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Is The Business Broker Working for You or Your Buyer?

Opinions expressed by Entrepreneur contributors are their own.

For an owner who was thinking about exiting their , it almost seemed too good to be true when the phone rang. It was a who had a prospective client that was interested in buying a business just like his.


This seemed like a perfectly timed phone call. However, the call started a chain of events that eventually put the business owner in a world of pain, just because he was not sure if the broker had the owner’s best interests at heart.

First, a headlong rush into a complicated process.

The challenge is this business owner had only just started thinking about his business and had done very little to prepare the business for sale. The business broker was able to answer a lot of the owner’s questions, in particular what his business was worth in the current market. It was a great call to get.

Related: 10 Mistakes to Avoid When Selling Your Business

Excited and relieved, encouraged and optimistic, the entrepreneur quickly gathered all his data. This included trying to organize and make sense of his financials, put together a list of assets, customers and suppliers, pricing lists, rental agreements and more. 

There was a sense of urgency and enthusiasm. The energy was high and, while not all the data was ready or absolutely accurate, the belief was the broker would be able to sort through it and present it in a way that made sense. It all seemed reasonable, right? Well not really, you see some of the information he provided he shouldn’t have made available when he did. First of all, it was ill prepared, and secondly, he hadn’t even had a confidentiality agreement signed.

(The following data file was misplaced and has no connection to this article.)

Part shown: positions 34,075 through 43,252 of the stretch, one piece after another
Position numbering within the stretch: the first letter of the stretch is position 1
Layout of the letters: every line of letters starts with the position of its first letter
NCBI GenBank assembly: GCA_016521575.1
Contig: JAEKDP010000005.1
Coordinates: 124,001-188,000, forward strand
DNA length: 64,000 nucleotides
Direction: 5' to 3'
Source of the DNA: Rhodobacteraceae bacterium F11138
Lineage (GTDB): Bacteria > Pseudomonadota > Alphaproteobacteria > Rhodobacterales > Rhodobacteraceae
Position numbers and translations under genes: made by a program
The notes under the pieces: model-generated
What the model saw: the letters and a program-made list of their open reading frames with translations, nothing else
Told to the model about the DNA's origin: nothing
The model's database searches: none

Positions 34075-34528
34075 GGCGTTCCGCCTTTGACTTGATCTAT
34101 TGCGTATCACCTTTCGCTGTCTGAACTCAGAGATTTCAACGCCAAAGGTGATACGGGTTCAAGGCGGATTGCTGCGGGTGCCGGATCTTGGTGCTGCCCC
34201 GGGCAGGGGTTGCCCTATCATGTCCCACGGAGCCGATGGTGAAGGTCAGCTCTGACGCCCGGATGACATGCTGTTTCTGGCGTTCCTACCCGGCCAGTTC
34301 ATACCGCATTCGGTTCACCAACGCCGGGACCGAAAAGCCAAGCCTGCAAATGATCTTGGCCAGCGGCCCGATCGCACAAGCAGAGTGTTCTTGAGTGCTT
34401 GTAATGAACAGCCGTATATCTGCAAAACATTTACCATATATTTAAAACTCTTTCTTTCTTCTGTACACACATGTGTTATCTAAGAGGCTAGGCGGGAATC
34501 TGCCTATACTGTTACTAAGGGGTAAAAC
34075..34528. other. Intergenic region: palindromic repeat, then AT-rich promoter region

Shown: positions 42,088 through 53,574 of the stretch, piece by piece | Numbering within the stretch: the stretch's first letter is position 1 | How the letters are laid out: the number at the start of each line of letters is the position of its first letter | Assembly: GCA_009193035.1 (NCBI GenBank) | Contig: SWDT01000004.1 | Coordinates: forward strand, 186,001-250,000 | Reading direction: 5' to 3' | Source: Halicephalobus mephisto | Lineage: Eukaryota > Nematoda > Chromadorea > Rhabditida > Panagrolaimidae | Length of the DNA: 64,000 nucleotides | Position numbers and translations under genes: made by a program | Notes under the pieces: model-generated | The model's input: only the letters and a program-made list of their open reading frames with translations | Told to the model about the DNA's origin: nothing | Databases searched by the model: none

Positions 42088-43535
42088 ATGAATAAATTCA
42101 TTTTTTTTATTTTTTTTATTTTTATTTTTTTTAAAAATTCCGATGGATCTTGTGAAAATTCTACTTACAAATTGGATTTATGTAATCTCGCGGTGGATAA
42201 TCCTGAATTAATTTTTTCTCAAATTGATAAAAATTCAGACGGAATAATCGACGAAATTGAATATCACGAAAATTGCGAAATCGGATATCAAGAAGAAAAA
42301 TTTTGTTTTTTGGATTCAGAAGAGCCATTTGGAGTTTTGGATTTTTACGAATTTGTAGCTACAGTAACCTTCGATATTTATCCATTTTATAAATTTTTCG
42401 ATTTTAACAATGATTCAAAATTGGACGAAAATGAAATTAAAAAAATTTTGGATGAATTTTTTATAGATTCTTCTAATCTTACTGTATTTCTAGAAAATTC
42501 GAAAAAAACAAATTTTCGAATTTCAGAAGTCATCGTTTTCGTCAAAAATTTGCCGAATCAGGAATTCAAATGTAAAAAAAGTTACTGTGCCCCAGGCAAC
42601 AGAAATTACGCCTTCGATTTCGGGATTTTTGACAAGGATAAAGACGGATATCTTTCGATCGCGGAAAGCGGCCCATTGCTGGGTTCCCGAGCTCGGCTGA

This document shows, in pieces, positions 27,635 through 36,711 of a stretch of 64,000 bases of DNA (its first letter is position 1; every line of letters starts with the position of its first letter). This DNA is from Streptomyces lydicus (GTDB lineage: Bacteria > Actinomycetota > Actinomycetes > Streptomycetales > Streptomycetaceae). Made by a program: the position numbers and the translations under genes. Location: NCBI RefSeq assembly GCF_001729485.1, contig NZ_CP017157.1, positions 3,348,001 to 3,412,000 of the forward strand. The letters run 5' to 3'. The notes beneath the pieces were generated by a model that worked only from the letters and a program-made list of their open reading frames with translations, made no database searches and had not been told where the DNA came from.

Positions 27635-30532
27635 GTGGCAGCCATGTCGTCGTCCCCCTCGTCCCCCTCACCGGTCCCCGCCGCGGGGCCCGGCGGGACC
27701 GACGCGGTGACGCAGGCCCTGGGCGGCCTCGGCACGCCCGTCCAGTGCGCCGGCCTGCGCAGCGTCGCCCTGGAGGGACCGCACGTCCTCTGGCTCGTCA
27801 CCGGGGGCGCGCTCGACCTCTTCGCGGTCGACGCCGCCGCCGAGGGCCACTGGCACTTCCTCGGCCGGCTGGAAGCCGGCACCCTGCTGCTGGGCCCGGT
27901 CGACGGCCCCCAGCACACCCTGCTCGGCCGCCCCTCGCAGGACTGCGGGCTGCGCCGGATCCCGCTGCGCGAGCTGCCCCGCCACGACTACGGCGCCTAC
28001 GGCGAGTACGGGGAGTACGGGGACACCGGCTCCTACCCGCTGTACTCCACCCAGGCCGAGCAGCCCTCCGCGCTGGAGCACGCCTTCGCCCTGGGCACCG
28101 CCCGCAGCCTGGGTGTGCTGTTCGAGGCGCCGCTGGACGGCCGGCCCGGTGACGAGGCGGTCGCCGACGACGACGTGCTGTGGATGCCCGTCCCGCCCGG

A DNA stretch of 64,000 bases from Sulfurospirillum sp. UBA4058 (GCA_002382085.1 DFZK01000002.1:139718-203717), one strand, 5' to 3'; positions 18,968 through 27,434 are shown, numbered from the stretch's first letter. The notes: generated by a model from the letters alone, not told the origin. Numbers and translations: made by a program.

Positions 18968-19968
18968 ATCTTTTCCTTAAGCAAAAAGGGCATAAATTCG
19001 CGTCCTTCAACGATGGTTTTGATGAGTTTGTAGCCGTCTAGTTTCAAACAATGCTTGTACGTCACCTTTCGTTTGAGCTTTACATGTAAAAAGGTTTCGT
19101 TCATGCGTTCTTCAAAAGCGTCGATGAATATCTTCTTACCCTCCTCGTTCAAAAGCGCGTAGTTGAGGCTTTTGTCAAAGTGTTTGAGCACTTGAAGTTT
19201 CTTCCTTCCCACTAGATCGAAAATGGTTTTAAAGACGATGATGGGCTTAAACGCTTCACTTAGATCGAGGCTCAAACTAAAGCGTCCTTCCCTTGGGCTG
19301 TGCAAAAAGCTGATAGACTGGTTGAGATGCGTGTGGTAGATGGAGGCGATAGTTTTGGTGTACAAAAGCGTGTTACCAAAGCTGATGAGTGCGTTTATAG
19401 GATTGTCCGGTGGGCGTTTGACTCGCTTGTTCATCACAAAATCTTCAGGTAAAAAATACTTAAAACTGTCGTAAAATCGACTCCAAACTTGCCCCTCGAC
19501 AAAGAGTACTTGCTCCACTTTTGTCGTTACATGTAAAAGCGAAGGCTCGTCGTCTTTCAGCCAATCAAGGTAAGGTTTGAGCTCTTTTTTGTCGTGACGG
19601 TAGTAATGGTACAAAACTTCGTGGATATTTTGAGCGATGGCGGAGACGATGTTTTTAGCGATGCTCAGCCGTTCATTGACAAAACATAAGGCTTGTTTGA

Based on the information he had provided, the broker pointed out that the business was actually worth less than expected and based on the current market it was still considered to be a good deal. The seller was left angry, frustrated and disappointed. 

Related: Start Now to Prepare to Sell Your Business This Year 

Then, a number of realities hit home.

  1. The business broker was working for the buyer not the seller. The broker had a vested interest to help the buyer get a good deal.
  2. Rushing to prepare the financials, the buyer had not accurately portrayed how the business was actually doing.
  3. The lease agreement for his premises had only a few months left before expiring and because he was renting from a good friend, the deal for the new buyer was not likely to be the same.
  4. The owner had not really thought about how much money he needed to sell his business for or what his business was really worth.
  5. His business needed a little more work to make it saleable on his terms.

These are just a few of the things that became apparent. Luckily the seller’s accountant picked up that it was not a good deal and strongly advised the seller not to accept the offer. A few months down the line, his business started looking more attractive to potential buyers.  Knowing that there is nothing better than having a number of interested parties coming to the table, he is now in a better position to negotiate a much better deal.

Related: Selling Your Business? How to Get the Most for It.

Always be clear who someone is working for. A great way of doing this is to understand explicitly how they stand to benefit from the advice they give you.

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